Alfond Center & Bass Institute
For over a decade, Governor’s science department has brought classes to the Parker River and Great Salt Marsh to engage in hands-on learning. The Bill '67 and Peter '71 Alfond Coastal Research Center and Bass Institute create innovative opportunities to focus on student-centered learning, sustainability, and cutting-edge approaches to education.
Bill '67 and Peter '71 Alfond Coastal Research Center
Experiential learning is about learning by doing, and the Alfond Coastal Research Center allows students in every grade to immerse themselves in nature with real-world data and projects. Designed in partnership with scientists from the Marine Biological Laboratory in Woods Hole, the Alfond Coastal Research Center includes an aquatic laboratory fed by water drawn from the river, a workshop, classrooms, and accommodations for a scientist-in residence. The 6,800-square foot, state-of the- art facility capitalizes on our unique location and deepens our commitment to experiential learning.
The Alfond Coastal Research Center provides a home for the Bass Institute and deepens Governor’s focus on experiential and place-based learning, specifically in the marsh ecosystem. At Govs, we believe that students learn best when they conduct meaningful research and thereby understand how the principles of scientific inquiry can help solve real-world problems.
The aquatic laboratory features four state-of-the-art tank systems, including a 500-gallon touch tank, that can host a variety of aquatic organisms. With the ability to bring up brackish water from the Parker River, faculty can introduce students to saline, fresh, or estuarine environments.
The workshop serves as a flexible lab and classroom space. With an expansive view of the Great Marsh and a deck off the main teaching area, it’s the perfect space for Biology and Environmental Science classes to look out over the very ecosystem they are studying.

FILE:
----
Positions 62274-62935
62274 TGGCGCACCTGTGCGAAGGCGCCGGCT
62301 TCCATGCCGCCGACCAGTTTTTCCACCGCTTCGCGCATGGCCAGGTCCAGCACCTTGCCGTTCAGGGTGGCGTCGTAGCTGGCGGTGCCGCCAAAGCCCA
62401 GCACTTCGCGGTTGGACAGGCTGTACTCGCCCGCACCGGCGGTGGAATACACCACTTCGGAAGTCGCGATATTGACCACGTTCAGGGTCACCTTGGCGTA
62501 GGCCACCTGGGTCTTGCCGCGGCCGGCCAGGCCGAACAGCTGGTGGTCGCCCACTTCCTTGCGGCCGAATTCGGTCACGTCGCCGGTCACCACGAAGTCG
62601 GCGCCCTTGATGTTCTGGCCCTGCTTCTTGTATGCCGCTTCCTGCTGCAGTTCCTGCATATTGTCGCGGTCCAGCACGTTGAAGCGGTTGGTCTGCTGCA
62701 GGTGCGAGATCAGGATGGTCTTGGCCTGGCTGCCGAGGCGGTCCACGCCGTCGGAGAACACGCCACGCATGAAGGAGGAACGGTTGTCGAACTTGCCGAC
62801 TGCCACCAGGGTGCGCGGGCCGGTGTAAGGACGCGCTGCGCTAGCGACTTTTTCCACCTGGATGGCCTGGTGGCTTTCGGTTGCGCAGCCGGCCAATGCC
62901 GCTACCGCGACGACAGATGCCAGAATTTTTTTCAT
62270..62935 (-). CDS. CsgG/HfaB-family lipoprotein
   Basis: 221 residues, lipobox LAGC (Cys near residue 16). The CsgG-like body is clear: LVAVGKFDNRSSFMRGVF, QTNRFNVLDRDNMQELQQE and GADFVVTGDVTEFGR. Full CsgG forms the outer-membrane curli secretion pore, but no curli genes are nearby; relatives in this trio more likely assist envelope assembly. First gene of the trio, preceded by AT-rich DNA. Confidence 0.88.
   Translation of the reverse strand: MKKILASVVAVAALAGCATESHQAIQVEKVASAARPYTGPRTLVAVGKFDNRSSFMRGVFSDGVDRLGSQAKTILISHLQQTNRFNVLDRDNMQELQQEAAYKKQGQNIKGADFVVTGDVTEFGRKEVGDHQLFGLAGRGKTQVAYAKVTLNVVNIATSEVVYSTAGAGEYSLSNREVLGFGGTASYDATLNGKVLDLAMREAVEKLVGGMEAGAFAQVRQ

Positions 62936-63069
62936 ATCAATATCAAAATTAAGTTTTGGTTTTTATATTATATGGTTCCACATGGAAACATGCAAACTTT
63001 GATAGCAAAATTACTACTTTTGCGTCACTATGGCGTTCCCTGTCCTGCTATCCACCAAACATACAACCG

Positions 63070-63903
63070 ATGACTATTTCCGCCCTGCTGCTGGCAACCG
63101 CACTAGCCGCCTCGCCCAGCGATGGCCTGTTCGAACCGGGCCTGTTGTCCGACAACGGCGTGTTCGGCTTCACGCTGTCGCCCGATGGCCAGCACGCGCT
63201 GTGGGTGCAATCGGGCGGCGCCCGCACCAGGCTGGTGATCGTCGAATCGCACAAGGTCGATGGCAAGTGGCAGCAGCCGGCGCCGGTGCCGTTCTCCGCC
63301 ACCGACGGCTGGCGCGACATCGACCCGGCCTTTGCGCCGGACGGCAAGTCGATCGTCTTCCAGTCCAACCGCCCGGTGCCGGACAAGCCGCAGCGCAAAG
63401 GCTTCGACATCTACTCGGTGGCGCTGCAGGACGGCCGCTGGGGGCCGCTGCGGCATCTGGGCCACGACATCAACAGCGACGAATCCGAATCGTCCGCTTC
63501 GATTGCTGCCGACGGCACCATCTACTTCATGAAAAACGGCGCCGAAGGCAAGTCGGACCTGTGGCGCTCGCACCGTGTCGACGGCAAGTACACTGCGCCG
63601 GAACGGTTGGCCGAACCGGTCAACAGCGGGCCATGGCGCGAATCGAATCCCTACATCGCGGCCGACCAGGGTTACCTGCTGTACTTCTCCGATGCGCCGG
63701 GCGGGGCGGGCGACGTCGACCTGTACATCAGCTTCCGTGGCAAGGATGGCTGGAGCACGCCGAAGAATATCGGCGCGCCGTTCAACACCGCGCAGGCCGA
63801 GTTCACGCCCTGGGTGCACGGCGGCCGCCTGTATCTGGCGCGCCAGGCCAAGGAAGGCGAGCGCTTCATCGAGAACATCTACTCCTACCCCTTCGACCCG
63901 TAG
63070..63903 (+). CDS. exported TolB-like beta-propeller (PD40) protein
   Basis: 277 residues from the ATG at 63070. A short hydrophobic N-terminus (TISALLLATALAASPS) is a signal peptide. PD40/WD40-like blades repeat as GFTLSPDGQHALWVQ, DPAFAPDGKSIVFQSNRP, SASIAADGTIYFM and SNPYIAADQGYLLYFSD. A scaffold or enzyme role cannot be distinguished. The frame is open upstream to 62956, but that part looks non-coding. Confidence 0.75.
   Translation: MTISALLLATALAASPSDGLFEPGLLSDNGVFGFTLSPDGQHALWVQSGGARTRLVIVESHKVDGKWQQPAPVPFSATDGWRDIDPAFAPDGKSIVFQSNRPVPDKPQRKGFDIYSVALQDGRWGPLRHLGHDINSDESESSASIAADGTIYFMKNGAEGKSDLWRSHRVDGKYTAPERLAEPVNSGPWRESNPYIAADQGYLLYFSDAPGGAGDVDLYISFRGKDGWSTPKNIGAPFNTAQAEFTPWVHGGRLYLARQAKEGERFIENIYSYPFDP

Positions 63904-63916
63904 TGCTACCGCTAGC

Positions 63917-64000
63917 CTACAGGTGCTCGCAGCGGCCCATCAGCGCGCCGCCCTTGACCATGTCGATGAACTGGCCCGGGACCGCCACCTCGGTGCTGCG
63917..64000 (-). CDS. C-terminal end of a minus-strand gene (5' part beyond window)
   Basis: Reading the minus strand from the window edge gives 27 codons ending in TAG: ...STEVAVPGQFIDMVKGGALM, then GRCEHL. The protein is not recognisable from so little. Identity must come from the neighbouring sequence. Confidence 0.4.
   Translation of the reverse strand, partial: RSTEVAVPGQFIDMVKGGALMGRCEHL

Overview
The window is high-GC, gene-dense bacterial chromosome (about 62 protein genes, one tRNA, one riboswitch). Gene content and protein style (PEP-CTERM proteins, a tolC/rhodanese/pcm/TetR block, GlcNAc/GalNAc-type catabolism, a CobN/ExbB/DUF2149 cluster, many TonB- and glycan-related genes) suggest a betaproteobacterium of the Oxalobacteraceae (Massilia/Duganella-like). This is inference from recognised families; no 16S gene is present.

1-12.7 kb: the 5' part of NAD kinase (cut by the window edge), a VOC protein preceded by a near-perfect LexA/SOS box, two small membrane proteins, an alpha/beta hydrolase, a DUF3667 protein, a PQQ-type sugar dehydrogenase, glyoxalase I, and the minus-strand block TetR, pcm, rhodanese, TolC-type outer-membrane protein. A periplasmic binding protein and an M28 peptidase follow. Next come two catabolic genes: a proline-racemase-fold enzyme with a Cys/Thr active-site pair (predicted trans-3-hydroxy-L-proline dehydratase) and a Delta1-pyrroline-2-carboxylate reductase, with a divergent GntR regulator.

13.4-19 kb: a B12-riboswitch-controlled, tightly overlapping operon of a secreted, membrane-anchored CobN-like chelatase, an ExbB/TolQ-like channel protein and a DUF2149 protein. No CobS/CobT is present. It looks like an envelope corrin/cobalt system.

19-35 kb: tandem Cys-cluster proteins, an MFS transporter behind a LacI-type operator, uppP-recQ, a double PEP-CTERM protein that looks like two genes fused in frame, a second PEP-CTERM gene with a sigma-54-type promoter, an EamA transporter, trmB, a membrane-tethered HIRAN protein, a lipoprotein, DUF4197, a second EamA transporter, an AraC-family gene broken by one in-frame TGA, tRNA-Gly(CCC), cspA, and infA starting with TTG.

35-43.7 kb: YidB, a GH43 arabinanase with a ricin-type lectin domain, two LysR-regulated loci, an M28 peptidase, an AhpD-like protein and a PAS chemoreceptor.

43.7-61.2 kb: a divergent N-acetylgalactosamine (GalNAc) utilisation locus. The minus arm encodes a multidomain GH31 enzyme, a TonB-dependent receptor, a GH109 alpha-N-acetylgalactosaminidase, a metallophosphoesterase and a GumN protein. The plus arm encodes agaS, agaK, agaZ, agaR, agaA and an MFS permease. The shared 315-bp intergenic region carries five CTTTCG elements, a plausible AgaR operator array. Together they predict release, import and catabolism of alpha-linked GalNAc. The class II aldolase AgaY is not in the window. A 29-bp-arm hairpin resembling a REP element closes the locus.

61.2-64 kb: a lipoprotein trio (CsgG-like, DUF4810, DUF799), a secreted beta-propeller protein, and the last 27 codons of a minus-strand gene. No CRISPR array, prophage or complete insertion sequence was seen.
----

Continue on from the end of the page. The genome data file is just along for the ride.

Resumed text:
Whether broken into two classrooms or one, the seminar rooms offer teachers in all departments opportunities to bring their classes to the Alfond Center for a day, a week, or an entire unit. Student events, like club meetings, can take place in this comfortable space, too.
The Bass Institute is the intellectual center of experiential teaching and research initiatives at Governor’s. Learning deeply about the place where our school is located allows students to develop complex questions, design research, collaborate with organizations in the larger community, and develop a greater appreciation for our school’s unique location. The Bass Institute's potential reach stretches far beyond our science curriculum to all academic departments at the Academy--an English class might read and discuss a novel set on a New England tidal river, a mathematics class might partner with an art class to design and build a boat, and a photography class may learn about the sun's reflection on a waterway.
Experiential learning is about learning by doing, and the Alfond Center will allow students in every grade to “get their hands dirty” with real-world data and projects. And this isn’t limited to science - there are countless ways to weave in all of our current departments and even create brand new multidisciplinary courses.
Erika Mitkus has taught at Govs since 2018. She has a bachelor’s degree in biology from McGill University and a master’s degree in secondary science education from the University of Pennsylvania. She also recently received her National Board Certification in Science - Adolescent and Young Adulthood. Mitkus is an experienced classroom teacher, an effective developer of innovative curricula, and an accomplished researcher. She helped redesign our biology curriculum, working to integrate principles of project- and place-based learning into our curriculum.